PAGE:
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With shifting disease burdens, growing populations, and rising expectations comes a greater focus on value for money. International health funders and agencies want to know how to make the most of money spent by focusing on the highest impact interventions among the most affected populations. Whether through better procurement systems for health commodities, results-based financing, or more detailed assessments of the effective ness of health technology, CGD’s work aims to make health funding go further to save, prolong and improve more lives.
The launch of the Cameroon Cataract Development Impact Loan—a Development Impact Bond (DIB) to provide cataract surgery services via a social enterprise model—marks a key moment in the history of results-based financing.
This post previews preliminary answers to one initial question: what can we say about the size and nature of health commodity markets in low- and middle-income countries? We share early insights; list the data sources we used, while also signalling others we hope to draw on going forward; and highlight our assumptions and caveats.
What can we say about the relative size and composition of health commodity markets across different countries? We took a stab at piecing together publicly available data sources to find an initial answer for low- and middle-income countries as part of the background work to inform the CGD Working Group on the Future of Global Health Procurement.
December 12 marks the fifth annual Universal Health Coverage (UHC) Day. Half a decade after the landmark UN endorsement, more countries than ever are working to translate UHC goals into reality through defined, tangible, equitable, and comprehensive health services for their populations. To celebrate, CGD is pleased to host a short program—Better Decisions, Better Health: Practical Experiences Supporting UHC from Around the World.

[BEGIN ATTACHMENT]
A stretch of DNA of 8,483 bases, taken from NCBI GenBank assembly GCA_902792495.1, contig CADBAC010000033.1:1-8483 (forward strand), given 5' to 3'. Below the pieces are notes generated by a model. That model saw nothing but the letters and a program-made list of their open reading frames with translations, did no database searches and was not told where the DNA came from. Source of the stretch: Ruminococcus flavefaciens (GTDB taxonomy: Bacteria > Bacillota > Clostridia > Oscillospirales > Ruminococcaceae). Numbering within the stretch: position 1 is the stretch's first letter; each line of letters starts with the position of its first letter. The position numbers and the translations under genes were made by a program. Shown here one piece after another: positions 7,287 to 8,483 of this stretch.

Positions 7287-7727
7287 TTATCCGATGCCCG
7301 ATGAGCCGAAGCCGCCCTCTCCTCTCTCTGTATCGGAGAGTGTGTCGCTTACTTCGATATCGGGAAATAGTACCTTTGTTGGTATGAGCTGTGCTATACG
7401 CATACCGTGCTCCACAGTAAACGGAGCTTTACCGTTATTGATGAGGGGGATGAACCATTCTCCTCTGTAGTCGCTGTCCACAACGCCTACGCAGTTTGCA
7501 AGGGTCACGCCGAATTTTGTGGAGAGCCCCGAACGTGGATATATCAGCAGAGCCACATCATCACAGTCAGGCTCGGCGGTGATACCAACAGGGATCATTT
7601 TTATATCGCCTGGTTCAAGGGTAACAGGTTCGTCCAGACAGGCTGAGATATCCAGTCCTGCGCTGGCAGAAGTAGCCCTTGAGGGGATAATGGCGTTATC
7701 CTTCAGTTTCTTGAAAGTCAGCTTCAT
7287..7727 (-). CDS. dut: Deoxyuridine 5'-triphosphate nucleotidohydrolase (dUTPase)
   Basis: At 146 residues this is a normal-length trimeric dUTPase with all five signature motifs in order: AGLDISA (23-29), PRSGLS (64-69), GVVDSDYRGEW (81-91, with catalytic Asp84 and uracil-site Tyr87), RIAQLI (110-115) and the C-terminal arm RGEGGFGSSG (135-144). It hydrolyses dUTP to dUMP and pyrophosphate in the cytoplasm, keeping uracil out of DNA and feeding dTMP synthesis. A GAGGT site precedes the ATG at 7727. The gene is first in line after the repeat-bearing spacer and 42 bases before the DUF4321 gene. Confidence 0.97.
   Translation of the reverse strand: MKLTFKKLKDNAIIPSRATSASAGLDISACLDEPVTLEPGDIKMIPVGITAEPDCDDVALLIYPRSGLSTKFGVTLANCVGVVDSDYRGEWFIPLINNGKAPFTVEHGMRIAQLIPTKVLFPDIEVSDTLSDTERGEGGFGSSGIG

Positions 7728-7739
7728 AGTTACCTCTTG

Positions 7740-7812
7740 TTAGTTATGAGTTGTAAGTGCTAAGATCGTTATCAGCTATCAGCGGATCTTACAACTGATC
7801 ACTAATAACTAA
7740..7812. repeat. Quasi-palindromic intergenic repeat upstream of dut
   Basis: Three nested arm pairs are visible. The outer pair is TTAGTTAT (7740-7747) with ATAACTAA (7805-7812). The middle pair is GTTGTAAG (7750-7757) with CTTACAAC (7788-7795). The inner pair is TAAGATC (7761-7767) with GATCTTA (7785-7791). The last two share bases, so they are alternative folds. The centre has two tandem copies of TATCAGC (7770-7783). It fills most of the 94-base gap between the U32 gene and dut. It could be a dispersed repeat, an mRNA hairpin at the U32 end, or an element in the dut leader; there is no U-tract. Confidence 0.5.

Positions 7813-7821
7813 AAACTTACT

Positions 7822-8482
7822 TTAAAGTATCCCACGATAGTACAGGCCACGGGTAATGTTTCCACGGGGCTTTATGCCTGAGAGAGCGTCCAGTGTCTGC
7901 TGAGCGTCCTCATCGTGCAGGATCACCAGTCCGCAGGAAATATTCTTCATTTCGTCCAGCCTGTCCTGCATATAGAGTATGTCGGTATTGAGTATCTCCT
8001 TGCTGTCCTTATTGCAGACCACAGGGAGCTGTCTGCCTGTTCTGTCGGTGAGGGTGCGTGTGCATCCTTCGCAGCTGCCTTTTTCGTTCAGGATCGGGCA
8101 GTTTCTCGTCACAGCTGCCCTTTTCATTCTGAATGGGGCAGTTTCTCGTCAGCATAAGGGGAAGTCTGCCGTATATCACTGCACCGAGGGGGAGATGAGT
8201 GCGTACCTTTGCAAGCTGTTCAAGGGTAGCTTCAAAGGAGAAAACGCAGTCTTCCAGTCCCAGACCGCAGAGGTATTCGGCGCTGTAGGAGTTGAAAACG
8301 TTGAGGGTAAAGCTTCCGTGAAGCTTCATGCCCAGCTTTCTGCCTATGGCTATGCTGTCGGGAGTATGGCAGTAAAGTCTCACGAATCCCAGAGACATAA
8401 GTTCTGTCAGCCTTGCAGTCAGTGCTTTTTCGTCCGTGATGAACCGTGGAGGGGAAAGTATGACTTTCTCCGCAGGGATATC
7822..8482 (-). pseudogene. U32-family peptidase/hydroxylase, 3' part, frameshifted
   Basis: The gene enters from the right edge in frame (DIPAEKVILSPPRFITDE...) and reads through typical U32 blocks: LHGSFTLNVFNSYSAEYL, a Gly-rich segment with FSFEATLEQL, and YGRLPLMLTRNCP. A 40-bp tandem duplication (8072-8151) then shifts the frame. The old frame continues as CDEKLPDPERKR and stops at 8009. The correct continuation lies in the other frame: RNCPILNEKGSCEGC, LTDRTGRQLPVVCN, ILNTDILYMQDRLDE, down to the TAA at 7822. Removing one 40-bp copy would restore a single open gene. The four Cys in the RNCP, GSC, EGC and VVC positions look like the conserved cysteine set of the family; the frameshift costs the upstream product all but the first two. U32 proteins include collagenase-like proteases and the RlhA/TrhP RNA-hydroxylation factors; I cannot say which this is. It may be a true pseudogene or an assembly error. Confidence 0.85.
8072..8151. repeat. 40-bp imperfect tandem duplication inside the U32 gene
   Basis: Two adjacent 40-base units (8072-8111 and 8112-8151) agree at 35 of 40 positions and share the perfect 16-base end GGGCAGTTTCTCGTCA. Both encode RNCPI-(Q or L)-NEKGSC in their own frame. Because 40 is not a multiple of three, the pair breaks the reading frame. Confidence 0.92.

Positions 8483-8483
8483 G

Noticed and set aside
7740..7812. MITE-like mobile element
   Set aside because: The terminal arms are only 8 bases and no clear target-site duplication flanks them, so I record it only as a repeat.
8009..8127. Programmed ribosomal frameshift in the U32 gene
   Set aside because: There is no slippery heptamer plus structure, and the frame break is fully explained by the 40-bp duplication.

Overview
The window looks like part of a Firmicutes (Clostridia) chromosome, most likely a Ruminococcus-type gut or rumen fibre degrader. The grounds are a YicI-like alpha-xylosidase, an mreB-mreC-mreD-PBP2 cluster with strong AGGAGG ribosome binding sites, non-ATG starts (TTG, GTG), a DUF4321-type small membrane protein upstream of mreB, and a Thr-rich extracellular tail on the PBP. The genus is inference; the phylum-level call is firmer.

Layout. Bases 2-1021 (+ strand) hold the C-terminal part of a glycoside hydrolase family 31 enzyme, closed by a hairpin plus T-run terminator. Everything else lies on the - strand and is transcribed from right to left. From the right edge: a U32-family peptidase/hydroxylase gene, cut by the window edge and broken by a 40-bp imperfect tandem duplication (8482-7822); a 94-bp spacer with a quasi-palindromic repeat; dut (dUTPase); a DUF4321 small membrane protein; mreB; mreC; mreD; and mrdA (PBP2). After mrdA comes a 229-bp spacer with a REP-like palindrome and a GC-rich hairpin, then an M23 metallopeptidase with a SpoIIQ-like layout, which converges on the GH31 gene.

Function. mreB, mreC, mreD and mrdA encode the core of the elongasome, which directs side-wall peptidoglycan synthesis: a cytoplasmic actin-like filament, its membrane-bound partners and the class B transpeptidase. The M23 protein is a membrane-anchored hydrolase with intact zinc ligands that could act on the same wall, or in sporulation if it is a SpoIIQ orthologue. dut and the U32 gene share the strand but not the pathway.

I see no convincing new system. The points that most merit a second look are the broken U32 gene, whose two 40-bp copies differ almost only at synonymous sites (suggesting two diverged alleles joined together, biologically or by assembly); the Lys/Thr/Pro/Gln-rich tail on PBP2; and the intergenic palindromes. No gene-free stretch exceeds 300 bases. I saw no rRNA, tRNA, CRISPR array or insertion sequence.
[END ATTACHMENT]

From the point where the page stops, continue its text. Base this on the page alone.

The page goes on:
Whether it’s called strategic purchasing, evidence-informed commissioning, or value-based insurance, the quest to squeeze better value out of existing resources is global. But lack of clarity regarding global and national healthcare investment goals, coupled with low technical capacity in ministries of health and insurance funds and multiple competing interests for attracting healthcare dollars, all make proactive evidence-informed buying hard to achieve. The global health community ought to help Ghana and countries like it strengthen their national systems for allocating resources including when selecting, negotiating prices, and procuring medicines for their populations.
The Global Fund’s Office of the Inspector General (OIG) released a new audit report on Wambo.org, its online procurement platform for drugs and other health commodities. The headline: despite high marks from its users, Wambo.org is not yet on track to deliver the projected savings. But more than the headline, a close read of the report narrative helps us understand why reality does not yet reflect the Global Fund’s optimistic assumptions—and, reading between the lines, suggests three important lessons for the Global Fund and other international funders
With aid budgets shrinking and even low-income countries increasingly faced with cofinancing requirements, this is the right time for global health funders such as the Global Fund and their donors to formally introduce Health Technology Assessment (HTA), both at the central operations level and at the national or regional level in recipient countries. In this CGD Note, we explain why introducing HTA is a good idea. Specifically, we outline six benefits that the application of HTA could bring to the Global Fund, the countries it supports, and the broader global health community.